The use of intensive chemotherapy protocols from the resource-intense settings requires increased supportive care and can therefore be counterproductive in the resource-limited settings, leading to higher toxic deaths, treatment costs, and therapy abandonment. In a study from India, higher toxic deaths, increased treatment delays, and higher relapse rates were observed when patients were treated with the Berlin–Frankfurt–Munster protocol compared to the less-intense protocols such as MCP-841.[8] Indigenous protocols that are adapted to the population and require less supportive care can not only drastically reduce the cost of therapy but also increase the uptake and reduce therapy abandonment. Pandey et al. in their single-center retrospective study of 130 adult and pediatric patients with ALL have reported the outcomes using an indigenously developed MCP-841 protocol. The advantage of this protocol is that it is less draining on the resources because it has a decreased requirement for supportive care and can be administered in the outpatient setting.[3],[7] The authors have reported a 2-year overall survival of 60% with the use of MCP-841 protocol, which is comparable to the outcomes reported by many Indian centers.[3],[5],[7] However, this could be due to the better outcomes in general for children and may not be truly reflective of the benefits of this protocol in young adults. Moreover, using a blanket therapy for all patients and not using a risk-based approach may not be justifiable in the current times, as this could lead to additional late effects of therapy, especially in the standard-risk patients who may not require such intensive therapy.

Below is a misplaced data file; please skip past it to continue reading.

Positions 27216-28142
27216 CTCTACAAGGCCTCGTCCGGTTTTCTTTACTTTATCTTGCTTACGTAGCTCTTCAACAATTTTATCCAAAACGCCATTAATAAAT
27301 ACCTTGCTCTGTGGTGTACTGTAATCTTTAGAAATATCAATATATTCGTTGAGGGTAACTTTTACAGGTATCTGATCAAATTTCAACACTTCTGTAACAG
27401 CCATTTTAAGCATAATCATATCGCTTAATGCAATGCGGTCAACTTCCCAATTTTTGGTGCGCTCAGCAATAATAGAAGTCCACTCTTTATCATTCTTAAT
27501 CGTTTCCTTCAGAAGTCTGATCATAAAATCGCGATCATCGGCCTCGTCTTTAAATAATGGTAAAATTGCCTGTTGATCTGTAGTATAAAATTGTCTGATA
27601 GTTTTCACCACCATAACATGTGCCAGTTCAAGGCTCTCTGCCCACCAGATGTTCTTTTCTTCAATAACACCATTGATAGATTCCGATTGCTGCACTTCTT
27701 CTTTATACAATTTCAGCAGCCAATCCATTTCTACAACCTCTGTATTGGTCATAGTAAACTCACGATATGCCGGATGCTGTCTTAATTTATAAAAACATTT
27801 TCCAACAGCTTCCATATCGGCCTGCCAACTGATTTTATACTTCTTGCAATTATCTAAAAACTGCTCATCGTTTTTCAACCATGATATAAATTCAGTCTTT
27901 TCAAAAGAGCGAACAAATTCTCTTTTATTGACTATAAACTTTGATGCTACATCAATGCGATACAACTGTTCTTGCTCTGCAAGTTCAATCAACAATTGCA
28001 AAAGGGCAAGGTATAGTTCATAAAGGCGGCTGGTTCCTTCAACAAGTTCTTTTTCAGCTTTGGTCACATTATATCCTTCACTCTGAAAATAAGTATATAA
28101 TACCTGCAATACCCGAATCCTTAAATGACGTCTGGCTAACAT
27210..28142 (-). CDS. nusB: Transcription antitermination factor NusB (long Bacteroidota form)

Minimal residual disease (MRD) has emerged as the strongest prognostic factor in the treatment of ALL, and it guides post-induction therapy.[9] MRD was evaluated in 78% of the patients in this study; however, therapy was not altered as per the post-induction MRD.[7] In the current era, efforts should be directed at delivering risk-adapted therapy as far as possible.

The therapy abandonment rate of 18% reported in this study is very high for a highly curable disease such as ALL and warrants the development of infrastructure and a patient support system in collaboration with non-governmental organizations or other charitable institutions.[7] The “TREAT” model was successfully implemented in a center in India which translated into a dramatic reduction in therapy abandonment.[11]